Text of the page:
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December 7, 2010
School of Engineering, Amritapuri
Third-year students of B.Tech. (Mechanical & ECE) at the School of Engineering in Amritapuri recently prepared a report on Municipal Solid Waste Management (MSW) in India.
Intended to help any municipality that wishes to undertake an effective waste management program, the report is a veritable guide to achieving the target of zero-waste.
“The students wrote this report as their humble contribution to Chancellor Amma’s Amala Bharatam campaign,” stated Prof. Prasanna, who teaches Environmental Studies to these students. The work was undertaken by the students as part of their curriculum.
Outlining MSW management practices in general, the report included a description of different types of trash generated in municipalities.
“Most municipal solid waste consists of everyday items such as plastic bags, food scraps, paper, discarded bottles, etc.,” the students wrote. They recommended that waste be separated at source.
“Only by proper waste separation, can recycling and composting become possible,” they wrote.
The students recommended that paper, glass, plastic and metal items be recycled, so as to divert them from the waste stream.
They described the practice of composting, and how the decomposition of organic waste such as food scraps and fallen leaves could be converted for use as a rich, natural fertilizer.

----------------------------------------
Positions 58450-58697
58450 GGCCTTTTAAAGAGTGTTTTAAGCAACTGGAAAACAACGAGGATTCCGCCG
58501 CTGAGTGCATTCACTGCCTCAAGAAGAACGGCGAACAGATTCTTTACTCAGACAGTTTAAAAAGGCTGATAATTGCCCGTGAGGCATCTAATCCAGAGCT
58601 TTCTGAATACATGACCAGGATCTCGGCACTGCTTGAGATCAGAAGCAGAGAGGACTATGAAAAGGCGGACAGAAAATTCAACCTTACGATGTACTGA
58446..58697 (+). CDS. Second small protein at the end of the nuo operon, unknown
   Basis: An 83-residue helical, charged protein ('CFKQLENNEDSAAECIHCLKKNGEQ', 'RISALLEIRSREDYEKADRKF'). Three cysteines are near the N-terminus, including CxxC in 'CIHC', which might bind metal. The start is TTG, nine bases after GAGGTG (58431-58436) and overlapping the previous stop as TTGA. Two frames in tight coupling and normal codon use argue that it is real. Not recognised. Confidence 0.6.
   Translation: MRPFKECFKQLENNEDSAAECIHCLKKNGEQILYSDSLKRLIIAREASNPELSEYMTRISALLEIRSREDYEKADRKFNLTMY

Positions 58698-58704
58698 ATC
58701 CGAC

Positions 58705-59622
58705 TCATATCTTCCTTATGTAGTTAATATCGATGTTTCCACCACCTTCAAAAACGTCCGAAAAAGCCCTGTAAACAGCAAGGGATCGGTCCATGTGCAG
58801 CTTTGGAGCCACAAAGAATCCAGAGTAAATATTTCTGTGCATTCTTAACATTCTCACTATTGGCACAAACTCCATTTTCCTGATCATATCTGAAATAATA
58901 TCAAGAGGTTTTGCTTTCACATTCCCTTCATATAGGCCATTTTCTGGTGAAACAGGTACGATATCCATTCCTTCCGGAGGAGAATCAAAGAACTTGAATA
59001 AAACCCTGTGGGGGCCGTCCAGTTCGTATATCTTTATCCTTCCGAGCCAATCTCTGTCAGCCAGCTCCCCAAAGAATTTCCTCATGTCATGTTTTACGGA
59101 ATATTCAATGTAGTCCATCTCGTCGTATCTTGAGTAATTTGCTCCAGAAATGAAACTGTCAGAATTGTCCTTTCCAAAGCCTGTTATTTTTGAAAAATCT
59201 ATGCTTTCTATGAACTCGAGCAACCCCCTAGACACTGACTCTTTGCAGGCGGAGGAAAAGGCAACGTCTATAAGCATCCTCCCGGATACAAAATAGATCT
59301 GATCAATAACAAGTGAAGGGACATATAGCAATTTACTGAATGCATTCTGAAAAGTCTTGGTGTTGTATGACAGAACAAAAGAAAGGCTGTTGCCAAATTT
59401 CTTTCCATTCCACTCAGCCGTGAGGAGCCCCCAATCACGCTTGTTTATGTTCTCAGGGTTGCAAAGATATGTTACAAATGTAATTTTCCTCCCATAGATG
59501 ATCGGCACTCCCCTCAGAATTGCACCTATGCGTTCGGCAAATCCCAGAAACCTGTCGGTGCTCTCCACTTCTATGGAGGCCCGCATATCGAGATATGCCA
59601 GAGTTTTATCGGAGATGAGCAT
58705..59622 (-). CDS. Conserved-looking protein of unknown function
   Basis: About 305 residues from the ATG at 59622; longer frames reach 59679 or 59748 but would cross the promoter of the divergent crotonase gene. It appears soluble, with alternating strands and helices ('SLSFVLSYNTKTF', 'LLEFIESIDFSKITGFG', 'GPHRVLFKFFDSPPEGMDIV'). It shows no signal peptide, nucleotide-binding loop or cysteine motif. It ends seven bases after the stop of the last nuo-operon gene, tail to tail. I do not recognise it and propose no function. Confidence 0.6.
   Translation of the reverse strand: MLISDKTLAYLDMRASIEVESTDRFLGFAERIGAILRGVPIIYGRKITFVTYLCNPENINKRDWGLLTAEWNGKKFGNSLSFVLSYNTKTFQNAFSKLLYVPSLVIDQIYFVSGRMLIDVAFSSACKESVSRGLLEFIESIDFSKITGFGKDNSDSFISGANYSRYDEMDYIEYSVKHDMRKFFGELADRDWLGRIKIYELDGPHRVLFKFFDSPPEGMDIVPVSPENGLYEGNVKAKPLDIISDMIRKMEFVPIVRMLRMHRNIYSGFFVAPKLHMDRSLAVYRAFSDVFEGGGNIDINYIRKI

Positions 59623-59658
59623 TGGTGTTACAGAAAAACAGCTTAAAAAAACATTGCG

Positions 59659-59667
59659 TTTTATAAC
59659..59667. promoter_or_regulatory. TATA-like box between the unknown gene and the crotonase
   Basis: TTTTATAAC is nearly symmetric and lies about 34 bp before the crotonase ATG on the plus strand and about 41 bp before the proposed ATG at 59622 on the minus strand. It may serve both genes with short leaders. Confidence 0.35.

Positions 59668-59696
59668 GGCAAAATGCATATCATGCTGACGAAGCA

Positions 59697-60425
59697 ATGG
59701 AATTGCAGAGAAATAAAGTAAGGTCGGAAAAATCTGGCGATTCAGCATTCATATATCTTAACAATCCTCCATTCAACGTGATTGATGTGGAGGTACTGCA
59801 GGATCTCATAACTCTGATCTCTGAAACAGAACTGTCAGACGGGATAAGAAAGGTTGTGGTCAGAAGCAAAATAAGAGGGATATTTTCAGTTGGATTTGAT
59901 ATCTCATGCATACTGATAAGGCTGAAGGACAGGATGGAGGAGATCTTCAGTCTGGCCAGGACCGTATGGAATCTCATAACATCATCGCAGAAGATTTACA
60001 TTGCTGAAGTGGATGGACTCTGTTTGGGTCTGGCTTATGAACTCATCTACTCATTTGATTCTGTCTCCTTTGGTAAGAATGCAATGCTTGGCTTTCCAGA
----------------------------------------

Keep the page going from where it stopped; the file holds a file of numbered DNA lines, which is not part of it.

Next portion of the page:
The students didn’t forget to address the problem of e-waste. They explained how outdated computer equipment, no longer useful, ends up in landfills, contaminating the environment.
Proposing the addition of a tax or surcharge to the purchase of all new electronic items, the students suggested that these additional funds could be used towards e-waste collection programs.
“In earlier times, managing waste was hardly a problem,” they noted. “With the arrival of urbanization and industrialization, individual life styles began to change. In India today, there is a huge problem in managing waste.”
The students quoted Chancellor Amma in their report.
“It is said that India is growing, that it is developing. However, in matters of environmental cleanliness and hygiene, we are lagging behind by centuries.”
“The standard of cleanliness on Indian roads and in public toilets is appalling. We should consider the daily task of keeping our environment and public places clean as a sacred duty.”
“Chancellor Amma’s vision includes a clean, healthy and prosperous India,” the students emphasized. “The Amala Bharatam project will continue, through collective effort of youth from across the nation.”
Doubtlessly it will. Amala Bharatam has caught the attention of the public and the media because of its noble mission and disciplined execution. Now this report prepared by Amrita students may similarly inspire municipal officers all across the country. We hope that they are motivated to implement effective MSW management practices in their zones.
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